Local News kindly sponsored by: DANNEVIRKE
Wednesday 16th May 2018
A number of road signs in the Tararua District have been damaged since the opening of the duck hunting season.
In a post on its Facebook page, the Tararua District Council says part of living well in Tararua includes the vast outdoor recreation opportunities, including duck shooting at this time of year.
A picture of a road sign riddled with bullet holes was included as part of the post, and the Council says that particular sign is damaged far beyond repair.
The sign was used to warn motorists of a narrow bridge on Mangaroa Road near Eketahuna, and isn't the only one that has been shot at since the opening weekend of duck hunting.
The Council is asking people to not put motorists at risk and waste ratepayer’s money, and says the district has a good number of clay target clubs if the ducks are scarce.
Maintenance work on trees in Waipukurau's main street will be undertaken this week.
There has been much debate about what to do with the trees after retailers last year raised a number of concerns including trees blocking shop signage, leaf-fall blocking gutters and roots damaging footpaths.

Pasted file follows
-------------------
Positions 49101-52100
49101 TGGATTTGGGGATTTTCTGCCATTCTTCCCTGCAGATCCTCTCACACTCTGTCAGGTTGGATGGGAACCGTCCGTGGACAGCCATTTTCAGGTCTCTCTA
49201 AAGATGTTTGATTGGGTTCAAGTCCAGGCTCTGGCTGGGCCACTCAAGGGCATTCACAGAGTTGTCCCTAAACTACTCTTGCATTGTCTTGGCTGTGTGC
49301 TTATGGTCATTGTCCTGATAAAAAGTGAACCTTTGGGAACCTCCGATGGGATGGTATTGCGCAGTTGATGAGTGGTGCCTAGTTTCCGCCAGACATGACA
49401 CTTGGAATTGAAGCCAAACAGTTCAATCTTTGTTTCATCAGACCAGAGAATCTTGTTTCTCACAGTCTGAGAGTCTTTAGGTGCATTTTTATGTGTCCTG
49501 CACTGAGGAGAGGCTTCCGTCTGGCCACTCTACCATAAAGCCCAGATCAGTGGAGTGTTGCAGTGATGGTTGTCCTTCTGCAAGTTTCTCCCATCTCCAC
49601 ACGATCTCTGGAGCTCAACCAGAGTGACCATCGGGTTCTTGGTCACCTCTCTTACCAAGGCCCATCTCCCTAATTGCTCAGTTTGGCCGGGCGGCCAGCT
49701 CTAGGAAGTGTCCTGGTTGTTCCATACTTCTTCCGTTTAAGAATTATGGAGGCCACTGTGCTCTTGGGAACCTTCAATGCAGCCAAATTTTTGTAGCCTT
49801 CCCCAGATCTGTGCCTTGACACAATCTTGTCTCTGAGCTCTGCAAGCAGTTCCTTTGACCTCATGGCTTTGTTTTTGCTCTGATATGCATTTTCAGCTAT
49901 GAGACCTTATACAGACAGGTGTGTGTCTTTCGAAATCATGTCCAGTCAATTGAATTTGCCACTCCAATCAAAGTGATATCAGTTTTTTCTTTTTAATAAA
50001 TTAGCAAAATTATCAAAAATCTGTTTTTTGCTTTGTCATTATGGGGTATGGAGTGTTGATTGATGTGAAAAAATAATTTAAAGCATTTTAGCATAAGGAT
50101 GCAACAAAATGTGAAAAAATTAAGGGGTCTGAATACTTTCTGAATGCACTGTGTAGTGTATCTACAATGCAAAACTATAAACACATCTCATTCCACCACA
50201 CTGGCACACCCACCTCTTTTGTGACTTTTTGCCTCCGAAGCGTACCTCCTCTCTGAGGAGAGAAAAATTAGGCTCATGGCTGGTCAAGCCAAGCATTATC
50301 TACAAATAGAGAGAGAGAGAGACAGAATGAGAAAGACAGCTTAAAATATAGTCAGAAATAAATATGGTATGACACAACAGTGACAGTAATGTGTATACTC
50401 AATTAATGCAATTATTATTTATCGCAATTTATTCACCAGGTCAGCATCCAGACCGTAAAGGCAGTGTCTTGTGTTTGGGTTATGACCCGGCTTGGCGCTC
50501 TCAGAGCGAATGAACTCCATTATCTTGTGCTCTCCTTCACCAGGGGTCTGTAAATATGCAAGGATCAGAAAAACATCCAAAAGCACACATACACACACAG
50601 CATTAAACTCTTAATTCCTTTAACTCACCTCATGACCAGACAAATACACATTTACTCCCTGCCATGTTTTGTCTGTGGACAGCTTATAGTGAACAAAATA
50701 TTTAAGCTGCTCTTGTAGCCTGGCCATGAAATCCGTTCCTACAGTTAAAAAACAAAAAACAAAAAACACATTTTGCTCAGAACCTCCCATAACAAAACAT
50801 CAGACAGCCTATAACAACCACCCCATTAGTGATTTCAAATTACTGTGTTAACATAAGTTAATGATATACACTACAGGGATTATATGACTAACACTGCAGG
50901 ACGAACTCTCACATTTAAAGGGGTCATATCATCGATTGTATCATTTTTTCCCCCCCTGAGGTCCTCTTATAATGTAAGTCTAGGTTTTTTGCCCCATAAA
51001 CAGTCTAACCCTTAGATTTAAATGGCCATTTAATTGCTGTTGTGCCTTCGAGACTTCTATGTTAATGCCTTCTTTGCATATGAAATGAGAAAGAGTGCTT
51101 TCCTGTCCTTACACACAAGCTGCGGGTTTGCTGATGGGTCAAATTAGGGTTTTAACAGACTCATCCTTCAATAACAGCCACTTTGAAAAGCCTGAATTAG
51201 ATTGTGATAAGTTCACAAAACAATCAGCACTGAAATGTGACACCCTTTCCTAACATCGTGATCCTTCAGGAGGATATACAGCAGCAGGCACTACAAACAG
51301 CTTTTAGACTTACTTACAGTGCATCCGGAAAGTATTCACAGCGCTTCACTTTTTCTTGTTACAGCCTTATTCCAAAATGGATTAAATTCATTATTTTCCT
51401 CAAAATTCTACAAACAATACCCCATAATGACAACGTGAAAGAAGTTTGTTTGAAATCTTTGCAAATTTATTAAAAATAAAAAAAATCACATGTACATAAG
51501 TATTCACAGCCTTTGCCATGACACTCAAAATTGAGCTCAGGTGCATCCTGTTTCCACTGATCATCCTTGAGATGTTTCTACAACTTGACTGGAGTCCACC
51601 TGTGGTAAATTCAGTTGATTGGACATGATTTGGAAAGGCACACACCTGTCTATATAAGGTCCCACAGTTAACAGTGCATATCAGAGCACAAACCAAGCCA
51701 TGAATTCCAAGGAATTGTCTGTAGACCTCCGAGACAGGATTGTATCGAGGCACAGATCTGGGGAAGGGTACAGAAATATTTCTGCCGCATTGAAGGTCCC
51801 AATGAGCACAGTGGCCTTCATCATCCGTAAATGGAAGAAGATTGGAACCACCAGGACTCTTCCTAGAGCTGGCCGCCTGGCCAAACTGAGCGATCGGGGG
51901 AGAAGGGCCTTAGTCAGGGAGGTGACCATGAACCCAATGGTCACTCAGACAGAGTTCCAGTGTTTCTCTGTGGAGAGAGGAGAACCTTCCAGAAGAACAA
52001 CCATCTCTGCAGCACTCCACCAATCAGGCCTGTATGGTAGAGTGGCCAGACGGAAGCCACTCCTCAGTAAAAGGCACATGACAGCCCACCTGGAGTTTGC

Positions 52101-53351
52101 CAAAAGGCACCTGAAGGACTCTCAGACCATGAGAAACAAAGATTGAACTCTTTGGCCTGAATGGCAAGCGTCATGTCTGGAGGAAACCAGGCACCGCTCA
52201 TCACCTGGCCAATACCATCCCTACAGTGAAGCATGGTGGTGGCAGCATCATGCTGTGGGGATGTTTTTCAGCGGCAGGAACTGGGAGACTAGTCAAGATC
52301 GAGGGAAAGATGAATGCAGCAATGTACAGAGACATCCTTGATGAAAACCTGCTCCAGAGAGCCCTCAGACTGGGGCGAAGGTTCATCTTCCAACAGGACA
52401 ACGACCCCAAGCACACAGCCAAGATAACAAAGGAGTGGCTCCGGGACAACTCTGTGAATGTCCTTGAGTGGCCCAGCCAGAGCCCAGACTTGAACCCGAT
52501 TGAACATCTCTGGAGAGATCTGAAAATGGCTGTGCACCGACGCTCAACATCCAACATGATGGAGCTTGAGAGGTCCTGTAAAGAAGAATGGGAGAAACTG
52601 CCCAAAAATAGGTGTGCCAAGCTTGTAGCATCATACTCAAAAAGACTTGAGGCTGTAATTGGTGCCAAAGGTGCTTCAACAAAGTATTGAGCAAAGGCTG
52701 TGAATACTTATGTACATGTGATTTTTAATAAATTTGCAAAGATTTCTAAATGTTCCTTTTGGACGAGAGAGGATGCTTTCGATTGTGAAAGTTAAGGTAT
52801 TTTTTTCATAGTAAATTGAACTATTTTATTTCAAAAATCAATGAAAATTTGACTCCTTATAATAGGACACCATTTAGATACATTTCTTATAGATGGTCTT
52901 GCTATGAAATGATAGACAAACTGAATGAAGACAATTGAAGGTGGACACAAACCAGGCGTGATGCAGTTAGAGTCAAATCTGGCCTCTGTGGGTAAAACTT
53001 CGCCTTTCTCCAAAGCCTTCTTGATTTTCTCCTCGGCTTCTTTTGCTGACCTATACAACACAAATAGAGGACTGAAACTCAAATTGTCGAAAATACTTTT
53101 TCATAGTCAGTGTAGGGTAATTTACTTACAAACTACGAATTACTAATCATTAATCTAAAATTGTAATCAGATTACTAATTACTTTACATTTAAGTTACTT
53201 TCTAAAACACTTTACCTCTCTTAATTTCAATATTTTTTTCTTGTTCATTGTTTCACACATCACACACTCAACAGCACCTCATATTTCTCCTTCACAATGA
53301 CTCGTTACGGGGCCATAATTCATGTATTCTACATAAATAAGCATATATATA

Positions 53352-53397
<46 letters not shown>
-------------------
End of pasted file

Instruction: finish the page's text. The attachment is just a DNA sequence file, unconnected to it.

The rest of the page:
A survey among retailers earlier this year identified that the majority of retailers would like to see the trees removed and replaced.
During the survey, retailers also suggested a number of new initiatives and concepts to reinvigorate Waipukurau’s town centre.
The Central Hawke's Bay District Council says it has deferred any decision on the removal of the trees until the completion of the Community and Town Centre Planning programme, recently confirmed as part of Councils 2018 Long Term Plan.
Work is expected to take two days.
Geological testing has begun on the proposed replacement route for the Manawatu Gorge.
The New Zealand Transport Agency announced in March its preferred route would go north of the Manawatū Gorge, but south of the Saddle Rd bypass.
Construction is expected to begin in 2020.
Two portable geotechnical rigs will take core samples from sites along the preferred route, with the samples enabling more detailed designs to be created.
The samples will be used to give information such as how stable the surface is for building on, unexpected rock material and how easy shallow rock would be to cut a channel through.
NZTA says the work is being done prior to resource consents being applied for, as it would make the process much simpler.